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Depoliticising the political: Market solutions and the retreat of Swedish institutional drug treatment from state management
Stockholm University, Faculty of Social Sciences, Centre for Social Research on Alcohol and Drugs (SoRAD).
Number of Authors: 1
2016 (English)In: International journal on drug policy, ISSN 0955-3959, E-ISSN 1873-4758, Vol. 32, 93-99 p.Article in journal (Refereed) Published
Abstract [en]

Background: This article examines developments in the Swedish drug treatment services in 1982-2000 and explores the ways in which political initiatives and the state administration's management have contributed to the major privatisations of institutional drug treatment during this period. Methods: The empirical basis for the textual analysis lies in official reports, parliamentary material and archived records from the Stockholm County Administrative Board's management of treatment facilities. Results: The major privatisations of drug treatment services in the 1980s were both unintentional and unwanted and mainly arose from a lack of bureaucratic control and ideological anchorage. The privatisations were, however, reinforced by ideologically driven NPM-oriented political initiatives in the 1990s. Conclusion: The market-oriented treatment services have failed to fulfil the needs for diversity and availability within a publicly financed sector, which deals with unevenly informed and often socio-economically weak citizens. New management models in this field must ensure that ideological considerations are taken into account to meet politically decided goals and means.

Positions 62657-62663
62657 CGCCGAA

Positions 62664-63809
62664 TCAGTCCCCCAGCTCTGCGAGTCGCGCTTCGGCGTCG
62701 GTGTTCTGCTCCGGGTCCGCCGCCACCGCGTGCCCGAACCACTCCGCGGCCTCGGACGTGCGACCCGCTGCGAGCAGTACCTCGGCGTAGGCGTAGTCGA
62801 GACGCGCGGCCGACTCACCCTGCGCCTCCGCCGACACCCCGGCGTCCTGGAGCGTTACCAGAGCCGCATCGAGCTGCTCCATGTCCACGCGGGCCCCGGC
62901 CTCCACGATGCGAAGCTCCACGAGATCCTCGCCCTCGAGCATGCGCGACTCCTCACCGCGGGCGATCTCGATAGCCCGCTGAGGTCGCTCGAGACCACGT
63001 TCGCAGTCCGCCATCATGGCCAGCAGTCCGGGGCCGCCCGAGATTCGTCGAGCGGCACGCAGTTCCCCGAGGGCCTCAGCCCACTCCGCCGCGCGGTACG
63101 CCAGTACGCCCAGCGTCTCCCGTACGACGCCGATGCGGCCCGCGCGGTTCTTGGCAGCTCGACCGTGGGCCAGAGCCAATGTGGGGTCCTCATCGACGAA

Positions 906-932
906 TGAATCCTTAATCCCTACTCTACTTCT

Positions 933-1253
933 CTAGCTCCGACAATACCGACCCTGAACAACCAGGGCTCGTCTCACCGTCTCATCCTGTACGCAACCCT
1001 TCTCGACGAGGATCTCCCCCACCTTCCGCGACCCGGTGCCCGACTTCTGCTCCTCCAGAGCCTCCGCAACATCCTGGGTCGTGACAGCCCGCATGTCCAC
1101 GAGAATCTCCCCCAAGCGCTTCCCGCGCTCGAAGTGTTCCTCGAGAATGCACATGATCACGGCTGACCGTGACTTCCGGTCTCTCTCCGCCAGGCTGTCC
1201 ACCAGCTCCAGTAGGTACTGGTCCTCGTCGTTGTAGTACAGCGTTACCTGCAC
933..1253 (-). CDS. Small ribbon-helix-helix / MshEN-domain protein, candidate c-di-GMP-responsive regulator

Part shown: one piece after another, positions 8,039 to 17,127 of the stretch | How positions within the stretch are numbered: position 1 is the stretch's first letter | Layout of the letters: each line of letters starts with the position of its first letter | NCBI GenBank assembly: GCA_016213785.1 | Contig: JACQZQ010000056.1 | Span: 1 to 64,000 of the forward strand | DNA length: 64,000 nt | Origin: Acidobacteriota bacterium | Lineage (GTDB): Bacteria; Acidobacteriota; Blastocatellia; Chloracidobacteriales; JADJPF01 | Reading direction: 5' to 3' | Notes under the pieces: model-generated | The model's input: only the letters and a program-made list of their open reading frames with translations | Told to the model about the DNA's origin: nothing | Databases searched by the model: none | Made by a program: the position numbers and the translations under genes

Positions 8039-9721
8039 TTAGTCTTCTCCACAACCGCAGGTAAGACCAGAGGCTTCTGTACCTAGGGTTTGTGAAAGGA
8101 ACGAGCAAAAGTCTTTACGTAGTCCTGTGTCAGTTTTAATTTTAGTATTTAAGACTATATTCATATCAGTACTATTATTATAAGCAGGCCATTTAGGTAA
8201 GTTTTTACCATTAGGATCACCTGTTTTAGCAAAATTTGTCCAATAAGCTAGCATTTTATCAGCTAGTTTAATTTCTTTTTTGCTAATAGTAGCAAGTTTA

Place, publisher, year, edition, pages
2016. Vol. 32, 93-99 p.
Keyword [en]
Sweden, Drug treatment, Privatisation, Depoliticisation, NPM, Governance
National Category
Political Science Public Health, Global Health, Social Medicine and Epidemiology
Identifiers
URN: urn:nbn:se:su:diva-132567DOI: 10.1016/j.drugpo.2016.03.013ISI: 000378457700014PubMedID: 27184217OAI: oai:DiVA.org:su-132567DiVA: diva2:953591
Available from: 2016-08-18 Created: 2016-08-15 Last updated: 2016-08-18Bibliographically approved

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Edman, Johan
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Centre for Social Research on Alcohol and Drugs (SoRAD)
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